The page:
Juvenile Green Heron

Driving on Rookery Road along the shore of Lake Martin, I almost missed spotting a bird walking on a submerged log in the heavy shade of a cypress tree. When I saw it, I immediately told my birder/chauffeur Donnette to stop the vehicle, then aimed my camera at it. However, when I looked through my viewfinder, I realized that some foreground object was blurring part of the field of view.

7DI_5038-1Canon EOS 7D (600mm, f/6.3, 1/640 sec, ISO6400)

As Donnette pulled forward a bit, we both got a better view, and she identified the bird as a juvenile Green Heron. But when we stopped, it immediately turned around and started walking away from us.

7DI_5044-2Canon EOS 7D (600mm, f/6.3, 1/640 sec, ISO6400)When it got to the end of  the log, the heron turned its head and seemed to look back at us. At this point, with its long neck extended, I figured it was getting very nervous and would quickly fly off.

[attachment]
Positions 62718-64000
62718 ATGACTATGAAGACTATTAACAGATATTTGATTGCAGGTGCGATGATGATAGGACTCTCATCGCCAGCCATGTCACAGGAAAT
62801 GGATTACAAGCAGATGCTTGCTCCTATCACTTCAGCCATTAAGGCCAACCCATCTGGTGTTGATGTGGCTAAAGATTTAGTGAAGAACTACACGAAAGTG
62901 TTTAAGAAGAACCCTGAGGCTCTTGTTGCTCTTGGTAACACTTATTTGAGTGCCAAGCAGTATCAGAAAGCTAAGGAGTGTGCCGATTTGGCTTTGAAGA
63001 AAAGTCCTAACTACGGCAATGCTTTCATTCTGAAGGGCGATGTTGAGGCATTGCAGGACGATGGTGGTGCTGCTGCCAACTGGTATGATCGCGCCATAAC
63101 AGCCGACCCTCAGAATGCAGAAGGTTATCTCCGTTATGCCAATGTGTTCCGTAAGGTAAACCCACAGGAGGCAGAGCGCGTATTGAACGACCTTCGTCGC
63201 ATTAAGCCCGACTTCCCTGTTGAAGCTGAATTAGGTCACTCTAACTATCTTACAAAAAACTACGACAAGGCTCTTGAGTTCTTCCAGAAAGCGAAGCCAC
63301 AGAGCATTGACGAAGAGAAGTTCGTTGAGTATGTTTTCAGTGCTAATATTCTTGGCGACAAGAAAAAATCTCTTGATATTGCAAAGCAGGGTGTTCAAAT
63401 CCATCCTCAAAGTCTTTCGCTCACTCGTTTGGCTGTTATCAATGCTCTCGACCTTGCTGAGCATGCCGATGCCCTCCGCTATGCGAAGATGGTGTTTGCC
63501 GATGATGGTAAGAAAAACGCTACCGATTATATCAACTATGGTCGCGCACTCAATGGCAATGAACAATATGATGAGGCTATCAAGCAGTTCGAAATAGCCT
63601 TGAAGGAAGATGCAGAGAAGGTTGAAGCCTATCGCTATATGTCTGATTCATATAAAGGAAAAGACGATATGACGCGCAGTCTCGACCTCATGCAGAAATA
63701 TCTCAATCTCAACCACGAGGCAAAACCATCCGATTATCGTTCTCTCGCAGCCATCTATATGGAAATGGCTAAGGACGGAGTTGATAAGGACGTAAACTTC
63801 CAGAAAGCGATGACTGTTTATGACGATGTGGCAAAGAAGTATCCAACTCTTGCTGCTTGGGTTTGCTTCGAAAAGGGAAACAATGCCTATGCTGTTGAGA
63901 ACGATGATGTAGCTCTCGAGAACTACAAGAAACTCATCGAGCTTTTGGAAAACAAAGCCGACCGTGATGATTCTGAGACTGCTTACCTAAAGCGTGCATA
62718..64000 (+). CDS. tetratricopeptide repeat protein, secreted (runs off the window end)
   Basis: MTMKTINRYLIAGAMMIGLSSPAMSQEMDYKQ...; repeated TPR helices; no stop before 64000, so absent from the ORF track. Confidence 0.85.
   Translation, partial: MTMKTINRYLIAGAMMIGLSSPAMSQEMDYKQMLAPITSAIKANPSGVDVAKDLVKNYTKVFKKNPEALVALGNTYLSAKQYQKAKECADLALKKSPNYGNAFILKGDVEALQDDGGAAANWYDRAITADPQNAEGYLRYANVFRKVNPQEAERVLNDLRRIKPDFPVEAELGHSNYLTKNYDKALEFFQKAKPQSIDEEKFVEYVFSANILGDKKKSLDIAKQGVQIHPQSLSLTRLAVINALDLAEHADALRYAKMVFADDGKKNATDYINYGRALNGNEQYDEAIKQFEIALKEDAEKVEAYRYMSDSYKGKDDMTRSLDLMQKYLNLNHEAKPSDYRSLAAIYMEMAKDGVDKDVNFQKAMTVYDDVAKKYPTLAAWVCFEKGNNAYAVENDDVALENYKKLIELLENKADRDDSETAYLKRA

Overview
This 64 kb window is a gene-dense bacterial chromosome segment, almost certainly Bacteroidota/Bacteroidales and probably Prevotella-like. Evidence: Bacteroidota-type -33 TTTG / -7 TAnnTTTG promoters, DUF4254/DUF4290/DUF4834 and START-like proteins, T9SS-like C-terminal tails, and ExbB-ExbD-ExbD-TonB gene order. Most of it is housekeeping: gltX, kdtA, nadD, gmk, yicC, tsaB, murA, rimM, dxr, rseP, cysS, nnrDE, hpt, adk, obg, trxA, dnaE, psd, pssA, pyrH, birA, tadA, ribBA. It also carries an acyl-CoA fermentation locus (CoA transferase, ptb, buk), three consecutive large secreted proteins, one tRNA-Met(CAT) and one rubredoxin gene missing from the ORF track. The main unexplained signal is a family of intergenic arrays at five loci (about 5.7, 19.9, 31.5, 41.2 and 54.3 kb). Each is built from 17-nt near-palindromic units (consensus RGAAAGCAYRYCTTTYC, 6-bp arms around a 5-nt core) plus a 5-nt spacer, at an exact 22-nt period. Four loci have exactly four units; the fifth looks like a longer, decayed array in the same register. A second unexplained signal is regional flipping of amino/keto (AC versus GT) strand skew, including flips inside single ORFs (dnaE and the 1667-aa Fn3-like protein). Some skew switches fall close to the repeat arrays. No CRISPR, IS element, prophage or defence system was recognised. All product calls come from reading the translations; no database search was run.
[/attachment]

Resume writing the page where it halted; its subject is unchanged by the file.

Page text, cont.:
7DI_5049-3Canon EOS 7D (600mm, f/6.3, 1/640 sec, ISO6400)Instead, however, the heron turned around and seemed to relax a little. It then allowed me to take several profile shots like the one below. It never flew off while we were watching it.

7DI_5063-4Canon EOS 7D (600mm, f/6.3, 1/640 sec, ISO6400)A Green Heron, even one this young, has impressive contrasting colors. The heavy shade produced by the cypress tree (whose buttress is shown in the left background above) certainly mutes the colorful features of the bird. On the other hand, I think these photos show how well camouflaged the heron is in this shady environment and why I almost missed sighting it.

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The location from which these photos were taken is shown on the map below. Zoom in for more detail.



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